Refined zinc 78 83 230 231
Zinc in concentrate (1) 160 158 425 484
Sales (000's tonnes)
Refined zinc 77 78 227 228
Zinc in concentrate (1) 172 200 377 412
Gross profit before depreciation and amortization (2) $ 361 $ 334 $ 762 $ 590
Gross profit $ 300 $ 293 $ 617 $ 482
Property, plant and equipment expenditures $ 48 $ 44 $ 137 $ 119
Note:
1) Represents production and sales from Red Dog and Pend Oreille. Excludes co-product zinc production from our copper business unit.
2) Non-GAAP financial measure. See "Use of Non-GAAP Financial Measures" section for further information.

Performance

Gross profit from our zinc business unit was $300 million in the third quarter compared with $293 million a year ago. Before a one-time $26 million labour settlement charge at our Trail Operations, gross profit before depreciation and amortization increased by $53 million as higher zinc and lead prices were partially offset by lower zinc concentrate sales volumes and higher royalty expenses.

Refined zinc production at our Trail Operations was 6% lower than the same period a year ago primarily due to reduced roaster availability and lower feed rates during the quarter, although production is similar year to date compared to last year. At Red Dog, zinc production was 3% higher than the same period a year ago due to increased mill throughput and higher recoveries.

The table below summarizes the gross profit change, before depreciation and amortization, in our zinc business unit for the quarter in comparison to the same period in 2016.

(CAD$ in millions) Three months
ended September 30,
As reported in the second quarter of 2016 $ 334
Increase (decrease):
Zinc price realized 105
Sales volumes (36 )
Co-product and by-product contribution 91
Unit operating costs (20 )
Royalties (60 )
Foreign exchange (27 )
Collective agreement charges (26 )
Net increase 27
As reported in current quarter $ 361

Property, plant and equipment expenditures include $37 million for sustaining capital, which included $18 million at Trail Operations and $15 million at Red Dog.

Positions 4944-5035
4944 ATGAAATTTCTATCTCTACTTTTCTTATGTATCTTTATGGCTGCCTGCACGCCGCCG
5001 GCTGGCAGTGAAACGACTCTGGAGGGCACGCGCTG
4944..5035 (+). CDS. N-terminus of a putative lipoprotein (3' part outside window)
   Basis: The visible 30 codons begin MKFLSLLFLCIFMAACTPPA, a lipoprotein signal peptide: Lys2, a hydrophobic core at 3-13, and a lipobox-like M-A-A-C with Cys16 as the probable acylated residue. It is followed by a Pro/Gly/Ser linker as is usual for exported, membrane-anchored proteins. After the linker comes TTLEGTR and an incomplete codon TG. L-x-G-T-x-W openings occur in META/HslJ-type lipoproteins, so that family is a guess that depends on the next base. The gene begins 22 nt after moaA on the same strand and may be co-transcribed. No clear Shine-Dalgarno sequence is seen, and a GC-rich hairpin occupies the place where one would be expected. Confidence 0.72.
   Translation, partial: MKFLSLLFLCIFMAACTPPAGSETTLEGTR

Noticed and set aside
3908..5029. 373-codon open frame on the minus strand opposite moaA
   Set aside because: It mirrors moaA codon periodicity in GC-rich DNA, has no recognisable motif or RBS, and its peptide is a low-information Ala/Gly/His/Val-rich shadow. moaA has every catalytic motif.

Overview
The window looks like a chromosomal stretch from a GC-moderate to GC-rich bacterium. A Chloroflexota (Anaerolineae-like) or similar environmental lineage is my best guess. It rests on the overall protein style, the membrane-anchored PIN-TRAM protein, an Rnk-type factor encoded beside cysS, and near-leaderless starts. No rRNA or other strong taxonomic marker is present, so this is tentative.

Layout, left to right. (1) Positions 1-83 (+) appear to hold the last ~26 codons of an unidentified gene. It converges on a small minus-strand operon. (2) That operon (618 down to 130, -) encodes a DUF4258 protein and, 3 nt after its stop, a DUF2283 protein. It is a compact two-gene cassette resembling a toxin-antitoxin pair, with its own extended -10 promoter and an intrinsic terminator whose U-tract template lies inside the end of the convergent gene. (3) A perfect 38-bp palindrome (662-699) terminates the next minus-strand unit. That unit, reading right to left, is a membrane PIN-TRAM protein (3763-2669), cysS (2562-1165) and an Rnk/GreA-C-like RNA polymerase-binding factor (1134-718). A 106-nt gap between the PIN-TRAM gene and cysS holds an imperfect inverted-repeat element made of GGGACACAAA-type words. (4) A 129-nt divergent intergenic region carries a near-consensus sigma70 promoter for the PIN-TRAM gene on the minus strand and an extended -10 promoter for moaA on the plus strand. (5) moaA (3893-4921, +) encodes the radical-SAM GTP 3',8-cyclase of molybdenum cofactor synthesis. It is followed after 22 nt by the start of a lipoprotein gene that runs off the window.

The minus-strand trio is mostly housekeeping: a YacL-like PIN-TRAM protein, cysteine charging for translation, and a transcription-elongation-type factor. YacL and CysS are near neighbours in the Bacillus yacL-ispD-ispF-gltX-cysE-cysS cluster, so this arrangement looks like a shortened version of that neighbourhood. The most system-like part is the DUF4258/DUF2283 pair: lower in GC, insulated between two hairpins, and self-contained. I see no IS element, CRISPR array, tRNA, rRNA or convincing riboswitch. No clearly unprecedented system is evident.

Markets

London Metal Exchange (LME) zinc prices averaged US$1.34 per pound in the third quarter of 2017, an increase of 14% over the previous quarter and up 31% over the same quarter last year. Year to date LME zinc prices averaged US$1.26 per pound, up US$0.38 per pound or 42% over the same period last year. Zinc reached a 10-year high in September at just under US $1.50 per pound, a price last seen in August 2007.

Total reported zinc exchange stocks fell 36,200 tonnes during the third quarter to 320,000 tonnes. Total exchange stocks are down almost 261,000 tonnes from the beginning of the year and are now estimated at 7.9 days of global consumption, well below the 25 year average of 23.4 days.

Global demand for refined zinc remained strong in the third quarter of 2017 with galvanized steel production up 6.3% year to date over the same period last year according to CRU. In China, CRU estimates that galvanized steel production rose 9.6% in the first half of 2017 compared with the same period last year. Galvanized steel prices have risen slightly in the third quarter in most regions with galvanized sheet prices up 3.6% in China and 3.8% to 4.1% in Europe and up 0.3% in the US.

Wood Mackenzie is forecasting an increase in global refined zinc demand in 2017 of 3.0% to 14.7 million tonnes, and that refined zinc production will be limited to a 0.9% increase, to 13.7 million tonnes, leaving the market in deficit again this year. Even with mine production increases of 7.2%, mine production is not keeping pace with prior year smelter capacity growth, leaving refined zinc production constrained by lack of concentrates. Environmental inspections, resulting in closures and production curtailments at both mines and smelters in China continues to limit production in Asia. Reflecting the concentrate deficit, spot treatment charges have fallen to historically low levels, which is a net benefit to Teck as the positive impact of lower treatment charges at our mines is larger than the effect of lower treatment charges at our Trail Operations. Metal imports into China, still down 3% year to date, rose 34% month on month in June, 236% in July and 123% in August as the arbitrage between the SHFE price and the LME price remained open.

Operations

Red Dog

Zinc production of 152,400 tonnes in the third quarter was 3% higher than the same period a year ago primarily due to higher mill throughput and recoveries which were partially offset by lower grades. Lead production of 25,800 tonnes declined by 7% compared with a year ago, as lower grades were partly offset by improved recoveries and higher mill throughput.

Earlier in the year, the amount of higher-grade Qanaiyaq ore sent to the mill for processing was reduced as this ore is metallurgically complex, particularly in the early stages of pit development where ores are highly oxidized. As we have gained processing experience with this ore, we continued to improve metallurgical recoveries and increased the amount of Qanaiyaq ore in the mill feed blend this quarter. Together with implementing changes in mine sequencing in the Aqqaluk pit to access higher grade ore, production increased significantly over the previous quarter.